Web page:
Margin Notes: Kitchens of the Great Midwest
When Lars Thorvald's wife, Cynthia, falls in love with wine--and a dashing sommelier--he's left to raise their baby, Eva, on his own. He's determined to pass on his love of food to his daughter--starting with puréed pork shoulder. As Eva grows, she finds her solace and salvation in the flavors of her native Minnesota. From Scandinavian lutefisk to hydroponic chocolate habaneros, each ingredient represents one part of Eva's journey as she becomes the star chef behind a legendary and secretive pop-up supper club, culminating in an opulent and emotional feast that's a testament to her spirit and resilience.
Each chapter in J. Ryan Stradal's startlingly original debut tells the story of a single dish and character, at once capturing the zeitgeist of the Midwest, the rise of foodie culture, and delving into the ways food creates community and a sense of identity. By turns quirky, hilarious, and vividly sensory, Kitchens of the Great Midwest is an unexpected mother-daughter story about the bittersweet nature of life--its missed opportunities and its joyful surprises. It marks the entry of a brilliant new talent.
My rating: 5 of 5 stars
I so enjoyed this unexpectedly special book. I highly recommend it, particularly to those who love food (like me) or who are nostalgic about the food of the midwest (not me), or just interested in beautiful, well thought out, well written books (me!). I'm so glad my friend Ruth recommended this one!
It tells the story of Eva, our heroine, a girl born to a mother who didn't want to be a mother, a sommelier, and a father, a chef, who was desperate to be a father. It follows her as she grows up (view spoiler)[ absent her real parents (hide spoiler)] and becomes a world famous chef.
The structure of the book is interesting--each section is told from a different perspective. A boyfriend, a parent, a cousin, a future collaborator, someone who influenced her or witnessed part of her life. That could be a structure that goes wrong, but here, it really shined. Through the subtle story that at times focuses on Eva and at other times focuses on people flitting at the perimeter of her story, you get a wonderful portrait of her skill, her personality, her hopes and her trials. As she grows up, a kind of oddly shaped girl (tall, different than other girls in high school), with interests in food and taste, it's wonderful to see how her personality is shaped and not soured, despite bullying and mean people around her.
In the second half of the book she almost disappears from view--the portrait of her comes from chance encounters, people who aren't as close to her, and fewer stories about her one-on-one interaction. But still... still we get to peek in at Eva and see her grow and become more and more successful--it's artfully done.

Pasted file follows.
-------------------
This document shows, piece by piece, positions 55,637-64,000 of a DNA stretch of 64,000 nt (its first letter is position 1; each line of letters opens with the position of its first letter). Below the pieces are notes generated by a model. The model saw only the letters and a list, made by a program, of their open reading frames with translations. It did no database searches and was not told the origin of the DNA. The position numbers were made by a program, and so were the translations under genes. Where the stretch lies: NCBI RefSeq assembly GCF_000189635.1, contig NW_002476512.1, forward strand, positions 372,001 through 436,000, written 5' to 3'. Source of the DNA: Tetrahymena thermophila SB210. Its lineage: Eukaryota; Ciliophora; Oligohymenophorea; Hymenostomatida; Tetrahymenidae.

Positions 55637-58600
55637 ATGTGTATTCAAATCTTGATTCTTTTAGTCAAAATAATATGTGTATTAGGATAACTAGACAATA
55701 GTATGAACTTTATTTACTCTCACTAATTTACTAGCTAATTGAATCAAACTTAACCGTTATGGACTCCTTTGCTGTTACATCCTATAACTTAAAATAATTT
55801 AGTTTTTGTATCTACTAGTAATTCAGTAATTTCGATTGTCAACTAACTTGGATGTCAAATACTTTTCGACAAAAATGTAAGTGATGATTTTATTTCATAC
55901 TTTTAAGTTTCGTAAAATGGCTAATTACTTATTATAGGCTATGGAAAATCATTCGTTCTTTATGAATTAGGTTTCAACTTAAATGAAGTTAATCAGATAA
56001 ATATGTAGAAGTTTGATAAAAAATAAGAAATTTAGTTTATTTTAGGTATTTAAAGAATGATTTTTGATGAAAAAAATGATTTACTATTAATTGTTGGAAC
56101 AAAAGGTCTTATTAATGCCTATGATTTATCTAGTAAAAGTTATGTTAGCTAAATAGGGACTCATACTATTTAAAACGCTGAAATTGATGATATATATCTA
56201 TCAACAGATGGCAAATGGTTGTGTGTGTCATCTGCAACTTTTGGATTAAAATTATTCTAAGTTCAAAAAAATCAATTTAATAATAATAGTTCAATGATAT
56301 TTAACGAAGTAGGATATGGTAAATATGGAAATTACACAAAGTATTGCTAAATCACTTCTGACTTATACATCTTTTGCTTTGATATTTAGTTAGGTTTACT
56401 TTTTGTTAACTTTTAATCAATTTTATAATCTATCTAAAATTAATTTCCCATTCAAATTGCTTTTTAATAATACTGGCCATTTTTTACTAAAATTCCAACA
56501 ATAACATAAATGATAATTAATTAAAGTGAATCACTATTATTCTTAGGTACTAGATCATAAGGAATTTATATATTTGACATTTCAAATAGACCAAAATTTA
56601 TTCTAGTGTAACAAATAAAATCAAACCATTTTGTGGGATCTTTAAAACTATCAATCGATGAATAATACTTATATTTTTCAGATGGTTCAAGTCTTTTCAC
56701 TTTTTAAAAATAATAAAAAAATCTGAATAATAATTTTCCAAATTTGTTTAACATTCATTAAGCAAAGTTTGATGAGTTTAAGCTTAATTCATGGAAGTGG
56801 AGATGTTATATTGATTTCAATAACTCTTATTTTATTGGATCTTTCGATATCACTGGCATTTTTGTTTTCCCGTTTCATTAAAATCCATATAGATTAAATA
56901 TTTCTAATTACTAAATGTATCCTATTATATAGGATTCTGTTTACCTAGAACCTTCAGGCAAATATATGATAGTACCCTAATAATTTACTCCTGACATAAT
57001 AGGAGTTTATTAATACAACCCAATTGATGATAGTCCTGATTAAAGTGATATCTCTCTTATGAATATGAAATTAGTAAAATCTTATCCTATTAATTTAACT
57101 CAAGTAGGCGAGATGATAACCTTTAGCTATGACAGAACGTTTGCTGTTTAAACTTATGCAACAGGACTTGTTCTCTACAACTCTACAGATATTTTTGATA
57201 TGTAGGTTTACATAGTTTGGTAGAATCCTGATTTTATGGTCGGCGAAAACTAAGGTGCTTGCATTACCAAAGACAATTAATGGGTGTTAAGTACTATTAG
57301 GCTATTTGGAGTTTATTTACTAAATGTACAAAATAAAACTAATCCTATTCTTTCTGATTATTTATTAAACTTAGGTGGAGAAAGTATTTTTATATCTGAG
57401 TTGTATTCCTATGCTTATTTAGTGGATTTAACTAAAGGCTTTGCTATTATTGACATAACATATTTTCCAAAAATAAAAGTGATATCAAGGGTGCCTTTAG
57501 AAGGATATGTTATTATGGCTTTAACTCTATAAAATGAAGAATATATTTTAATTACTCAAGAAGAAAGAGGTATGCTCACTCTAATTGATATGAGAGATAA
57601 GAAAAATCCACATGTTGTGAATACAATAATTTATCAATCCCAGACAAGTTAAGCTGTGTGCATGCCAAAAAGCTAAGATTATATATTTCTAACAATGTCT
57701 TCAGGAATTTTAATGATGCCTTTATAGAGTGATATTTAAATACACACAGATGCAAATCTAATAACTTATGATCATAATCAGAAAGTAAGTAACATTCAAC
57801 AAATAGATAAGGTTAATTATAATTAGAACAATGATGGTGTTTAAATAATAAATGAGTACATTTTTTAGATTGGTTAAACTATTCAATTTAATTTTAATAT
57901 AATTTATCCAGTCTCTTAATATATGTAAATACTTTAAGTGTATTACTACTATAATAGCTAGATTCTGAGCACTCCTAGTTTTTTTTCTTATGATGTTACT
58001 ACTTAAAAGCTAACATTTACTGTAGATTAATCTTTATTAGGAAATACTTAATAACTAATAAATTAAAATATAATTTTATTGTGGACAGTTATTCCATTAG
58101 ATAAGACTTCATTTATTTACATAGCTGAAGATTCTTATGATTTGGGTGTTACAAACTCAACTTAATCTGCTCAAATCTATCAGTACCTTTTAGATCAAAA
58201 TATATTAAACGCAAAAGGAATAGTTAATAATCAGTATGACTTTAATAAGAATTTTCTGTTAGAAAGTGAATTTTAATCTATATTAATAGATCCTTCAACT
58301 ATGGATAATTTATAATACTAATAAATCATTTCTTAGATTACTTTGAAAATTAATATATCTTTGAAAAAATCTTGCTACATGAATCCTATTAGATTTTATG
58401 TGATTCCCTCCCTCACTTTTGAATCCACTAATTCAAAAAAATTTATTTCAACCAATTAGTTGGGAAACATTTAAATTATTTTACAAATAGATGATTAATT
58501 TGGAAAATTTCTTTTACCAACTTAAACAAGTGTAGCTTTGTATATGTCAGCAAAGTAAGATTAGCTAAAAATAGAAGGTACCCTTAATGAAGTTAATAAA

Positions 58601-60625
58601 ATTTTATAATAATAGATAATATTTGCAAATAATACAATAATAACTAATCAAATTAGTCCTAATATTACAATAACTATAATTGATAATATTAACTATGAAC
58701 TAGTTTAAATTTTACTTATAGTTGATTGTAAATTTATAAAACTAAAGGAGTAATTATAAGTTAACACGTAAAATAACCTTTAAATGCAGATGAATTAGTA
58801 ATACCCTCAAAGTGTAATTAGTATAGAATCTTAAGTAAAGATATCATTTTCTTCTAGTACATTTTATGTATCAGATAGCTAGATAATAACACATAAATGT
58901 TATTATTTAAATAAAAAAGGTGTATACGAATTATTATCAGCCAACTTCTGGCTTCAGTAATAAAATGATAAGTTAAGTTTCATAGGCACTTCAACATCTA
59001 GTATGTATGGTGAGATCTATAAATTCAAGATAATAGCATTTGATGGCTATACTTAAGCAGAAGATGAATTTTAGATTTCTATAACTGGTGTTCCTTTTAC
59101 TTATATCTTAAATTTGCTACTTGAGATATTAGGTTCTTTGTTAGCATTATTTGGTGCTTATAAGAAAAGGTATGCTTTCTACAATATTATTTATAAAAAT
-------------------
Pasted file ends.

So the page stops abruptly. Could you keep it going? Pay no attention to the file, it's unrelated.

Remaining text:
The culmination of the book--the last chapter--the meal that showed Eva's heart, was amazing--how it referenced the portrait the author had painted of her. It was done subtly and beautifully, and when you realized one thing it made you look harder for the others. It required a closer look and I loved that. (view spoiler)[I was a little heartbroken by the ending of the book--it was perfect, but I desperately wanted to hear from Eva again, and to know how her relationship with her mother (if there was one) played out. But I understand that the ending would have been too contrived and less personal if it was. (hide spoiler)]
I didn't try any of the recipes included in this book, but I wish I had! Maybe in the future.
The writing is so special--there are so many quotes that illustrate something in an absolutely beautiful, compelling, new way, I left them for the end so you can skip them if you want, but don't. I wish I could write like this!
"When Lars first held her, his heart melted over her like butter on warm bread, and he would never get it back. When mother and baby were asleep in the hospital room, he went out to the parking lot, sat in his Dodge Omni, and cried like a man who had never wanted anything in his life until now."
"She hated those boys and knew that they were stupid and hence their opinions were baseless and the impact of their lives on the planet would be measured only in undifferentiated emissions of methane and nitrates . . . but still."
"Even though she had an overbite and the shakes, she was six feet tall and beautiful, and not like a statue or a perfume advertisement, but in a realistic way, like how a truck or a pizza is beautiful at the moment you want it most."
"Yes, he just wanted her to want to be a mom, in the same way that he felt, with all of his blood, that he was a dad first, and everything else in the world an obscure, unfathomably distant second."
"They were generous in the way of people running a garage sale who give things away to the folks who come at the end."
"Eva knew that her mom hadn’t gotten the vegan sorbet because it was too expensive. In their home, cost was the main reason why something good didn’t happen."
"Their thing was that they played sad cowboy music, and played cover songs in the style of sad cowboy music. Their cover of “No Diggity” was off the chain! It made hot girls forget you were a dork, which is the point of all music."
"Yes, the dish was flawless, and the wine pairing was supernatural, but these people were out of control. Were they trying to emotionally justify the meal’s price tag? Did they have too many cocktails in the drinks tent? It was a breathtaking meal, one of the best that Cindy had ever had, but the hysteria around her was making her brain red."
"He sometimes talked about her as if her death were a jackknifed semi on the road ahead. Will viewed it more like the giant crack in their concrete driveway; he felt it, saw it, and walked over it every day, but it was too big and strange to fix."
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